Histopathology

Vestibular schwannoma is composed of two distinct regions microscopically; Antoni A and Antoni B. Antoni A is made up of compact, well organized bipolar cells that may palisade (Verocay bodies). Antoni B, on the other hand, is composed of loosely organized myxoid tissue. The tumor has a strong S100 positivity.[7]

Meningiomas have a varied histological appearance and are classified into several types based on the predominant histological architecture. Common varieties include meningothelial (syncytial and epithelial cells with poorly defined borders and classic whorls), fibroblastic (firm tumor comprised of spindle cells and undefined cell borders), and transitional (both meningothelial and fibroblastic components). Other less common subtypes include angiomatous, psammomatous, metaplastic, microcystic, secretory and lymphocytic. WHO grading system divides meningiomas into three grades, i.e., grade I to grade III based on histological features, presence of anaplasia, and prognosis. The majority of meningiomas are benign, slow-growing (grade I).[8]

Epidermoid tumors are cystic lesions with squamous epithelium and keratin components. They begin from sequestrated epithelial cells of migrating optic and otic capsules. These are slow-developing tumors not associated with any other congenital abnormalities. They grow by the accumulation of keratin and cholesterol, which is produced by the desquamation of the epithelium that is lining the mass.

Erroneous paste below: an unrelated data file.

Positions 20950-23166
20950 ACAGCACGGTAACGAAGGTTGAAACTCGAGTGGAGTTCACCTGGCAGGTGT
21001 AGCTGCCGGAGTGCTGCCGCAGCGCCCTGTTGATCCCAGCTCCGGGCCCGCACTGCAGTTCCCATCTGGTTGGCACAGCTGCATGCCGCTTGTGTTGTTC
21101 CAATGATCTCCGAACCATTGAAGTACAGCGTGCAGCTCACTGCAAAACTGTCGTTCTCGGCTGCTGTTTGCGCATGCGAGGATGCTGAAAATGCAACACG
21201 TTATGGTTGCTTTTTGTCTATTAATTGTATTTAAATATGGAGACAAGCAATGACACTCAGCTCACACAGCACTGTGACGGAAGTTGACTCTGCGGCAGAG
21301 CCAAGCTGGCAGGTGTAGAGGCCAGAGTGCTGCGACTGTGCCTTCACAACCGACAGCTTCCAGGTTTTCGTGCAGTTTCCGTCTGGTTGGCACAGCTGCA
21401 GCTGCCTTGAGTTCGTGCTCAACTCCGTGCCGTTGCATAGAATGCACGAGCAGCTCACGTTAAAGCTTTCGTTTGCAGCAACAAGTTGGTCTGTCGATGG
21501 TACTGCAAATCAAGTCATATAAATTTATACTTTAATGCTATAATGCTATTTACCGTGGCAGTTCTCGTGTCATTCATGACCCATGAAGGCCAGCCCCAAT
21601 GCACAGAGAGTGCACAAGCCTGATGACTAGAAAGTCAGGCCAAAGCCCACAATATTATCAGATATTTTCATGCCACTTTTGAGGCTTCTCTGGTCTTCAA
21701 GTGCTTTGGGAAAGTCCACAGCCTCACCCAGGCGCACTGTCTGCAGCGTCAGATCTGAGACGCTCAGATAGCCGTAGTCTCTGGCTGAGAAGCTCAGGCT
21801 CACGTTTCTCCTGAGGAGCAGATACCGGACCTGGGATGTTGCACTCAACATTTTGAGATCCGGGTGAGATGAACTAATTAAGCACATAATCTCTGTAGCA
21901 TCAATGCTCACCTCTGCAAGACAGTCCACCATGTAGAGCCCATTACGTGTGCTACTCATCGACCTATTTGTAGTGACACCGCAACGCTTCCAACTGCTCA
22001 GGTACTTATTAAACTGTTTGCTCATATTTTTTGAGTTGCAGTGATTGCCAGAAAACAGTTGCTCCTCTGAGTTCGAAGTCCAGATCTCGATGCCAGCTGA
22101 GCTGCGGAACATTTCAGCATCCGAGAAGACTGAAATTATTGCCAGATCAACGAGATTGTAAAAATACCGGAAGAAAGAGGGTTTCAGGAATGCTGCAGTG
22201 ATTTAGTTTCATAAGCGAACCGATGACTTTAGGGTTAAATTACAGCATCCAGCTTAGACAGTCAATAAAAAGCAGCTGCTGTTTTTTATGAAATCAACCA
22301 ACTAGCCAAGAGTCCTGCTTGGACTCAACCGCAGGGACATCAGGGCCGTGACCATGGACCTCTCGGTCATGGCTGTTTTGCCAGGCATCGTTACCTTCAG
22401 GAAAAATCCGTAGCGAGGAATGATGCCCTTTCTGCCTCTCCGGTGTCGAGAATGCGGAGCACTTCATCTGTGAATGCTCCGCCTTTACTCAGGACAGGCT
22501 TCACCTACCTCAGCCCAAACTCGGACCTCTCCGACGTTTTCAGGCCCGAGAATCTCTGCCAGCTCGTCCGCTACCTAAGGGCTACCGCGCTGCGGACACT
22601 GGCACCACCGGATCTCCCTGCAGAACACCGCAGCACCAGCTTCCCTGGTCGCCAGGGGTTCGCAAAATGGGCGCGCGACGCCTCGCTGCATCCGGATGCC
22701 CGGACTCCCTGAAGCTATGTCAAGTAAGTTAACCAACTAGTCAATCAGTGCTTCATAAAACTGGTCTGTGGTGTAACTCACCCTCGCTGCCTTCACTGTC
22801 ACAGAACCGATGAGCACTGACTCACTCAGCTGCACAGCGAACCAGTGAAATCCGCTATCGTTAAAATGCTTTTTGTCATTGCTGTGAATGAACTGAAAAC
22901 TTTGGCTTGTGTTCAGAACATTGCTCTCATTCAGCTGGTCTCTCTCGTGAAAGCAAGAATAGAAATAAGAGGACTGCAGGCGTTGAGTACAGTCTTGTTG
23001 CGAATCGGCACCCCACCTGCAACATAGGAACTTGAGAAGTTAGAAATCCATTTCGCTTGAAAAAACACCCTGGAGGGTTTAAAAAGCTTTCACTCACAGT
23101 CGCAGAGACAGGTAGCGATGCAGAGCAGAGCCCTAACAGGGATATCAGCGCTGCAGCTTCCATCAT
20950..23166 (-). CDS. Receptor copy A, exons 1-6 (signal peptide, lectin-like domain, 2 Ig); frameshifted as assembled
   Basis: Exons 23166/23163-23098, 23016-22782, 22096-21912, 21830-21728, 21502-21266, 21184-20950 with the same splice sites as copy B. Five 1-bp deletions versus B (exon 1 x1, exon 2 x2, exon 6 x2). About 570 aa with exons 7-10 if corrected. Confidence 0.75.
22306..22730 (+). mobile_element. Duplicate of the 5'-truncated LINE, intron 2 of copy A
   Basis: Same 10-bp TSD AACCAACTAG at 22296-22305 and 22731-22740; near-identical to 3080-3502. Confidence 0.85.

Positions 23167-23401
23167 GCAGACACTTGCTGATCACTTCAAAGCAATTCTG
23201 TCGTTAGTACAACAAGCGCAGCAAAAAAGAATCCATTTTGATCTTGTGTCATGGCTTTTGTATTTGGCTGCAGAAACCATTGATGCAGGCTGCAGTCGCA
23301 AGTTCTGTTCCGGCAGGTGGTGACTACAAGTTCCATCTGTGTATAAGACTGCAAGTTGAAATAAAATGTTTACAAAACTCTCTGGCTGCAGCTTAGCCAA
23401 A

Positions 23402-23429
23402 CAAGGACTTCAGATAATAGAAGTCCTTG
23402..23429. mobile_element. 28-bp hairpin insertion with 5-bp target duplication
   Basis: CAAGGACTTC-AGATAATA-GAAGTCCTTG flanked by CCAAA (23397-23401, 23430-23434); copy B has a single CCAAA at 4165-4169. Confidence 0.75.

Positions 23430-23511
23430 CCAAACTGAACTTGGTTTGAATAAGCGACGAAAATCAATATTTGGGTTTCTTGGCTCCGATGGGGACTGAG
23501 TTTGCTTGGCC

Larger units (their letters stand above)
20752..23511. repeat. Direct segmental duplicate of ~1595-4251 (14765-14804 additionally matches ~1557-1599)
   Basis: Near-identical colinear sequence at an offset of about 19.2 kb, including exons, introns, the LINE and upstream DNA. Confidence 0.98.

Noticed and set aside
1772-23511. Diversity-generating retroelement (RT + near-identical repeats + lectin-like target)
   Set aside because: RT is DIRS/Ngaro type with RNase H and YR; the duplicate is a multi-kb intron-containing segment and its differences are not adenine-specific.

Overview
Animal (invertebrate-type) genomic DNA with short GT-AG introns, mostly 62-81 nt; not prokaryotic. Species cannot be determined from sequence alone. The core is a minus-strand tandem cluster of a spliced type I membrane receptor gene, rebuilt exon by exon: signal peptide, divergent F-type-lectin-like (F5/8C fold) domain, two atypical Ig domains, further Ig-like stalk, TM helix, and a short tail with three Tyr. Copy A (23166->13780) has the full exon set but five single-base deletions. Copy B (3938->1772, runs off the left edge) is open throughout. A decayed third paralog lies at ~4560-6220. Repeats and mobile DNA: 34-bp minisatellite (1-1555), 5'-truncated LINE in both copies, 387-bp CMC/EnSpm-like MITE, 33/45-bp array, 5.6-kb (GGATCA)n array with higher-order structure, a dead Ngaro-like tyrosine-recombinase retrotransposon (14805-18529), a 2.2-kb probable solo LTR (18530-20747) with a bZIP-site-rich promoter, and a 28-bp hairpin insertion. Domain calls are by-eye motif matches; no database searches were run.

Arachnoid cysts have a delicate fibrous wall that is lined by meningothelial cells. They are cystic spaces containing cerebrospinal fluid or xanthochromic fluid. They are heterogeneous in their appearance.[5]

Lipomas are fatty tumors that cause bone erosions. But the nerves and blood vessels pass easily through the tumor without any signs of displacement.

History and Physical

The most common presenting symptoms of lesions involving the CPA include hearing loss, tinnitus, dizziness, vertigo, headaches, and gait dysfunction. Hearing loss is mostly unilateral sensorineural and is due to the involvement of the cochlear nerve. Other cranial nerve deficits, brainstem compression symptoms, and hydrocephalus can also be seen with larger tumors compressing these structures.

Evaluation

The diagnosis of CPA tumors is made based on history, physical examination, audiometric and radiological evaluation. Magnetic resonance image (MRI) is the gold standard for the diagnosis of CPA tumors. High-resolution computed tomography (CT) is useful for the assessment of bony involvement. Vestibular schwannoma appears isodense on CT, hypointense on T1 and hyperintense on T2 MRI.[1][3] Meningiomas appear hyperdense on CT, hypointense on T1, and hyperintense on T2. Differentiating features of meningioma from vestibular schwannoma include a hyperdense appearance on non-contrast CT, lack of internal auditory canal erosion, broad dural attachment, cleft of CSF between the tumor and brain parenchyma and thickening of dura around the tumor (dural tail sign).[4] Meningiomas also present more commonly with headaches, while vestibular schwannoma presents with profound hearing loss. Epidermoids present with non-specific CPA signs and symptoms. Radiological appearance can be varied, with the most common being T1 hypointense and T2 hyperintense (‘black lesion’).[1][3][4]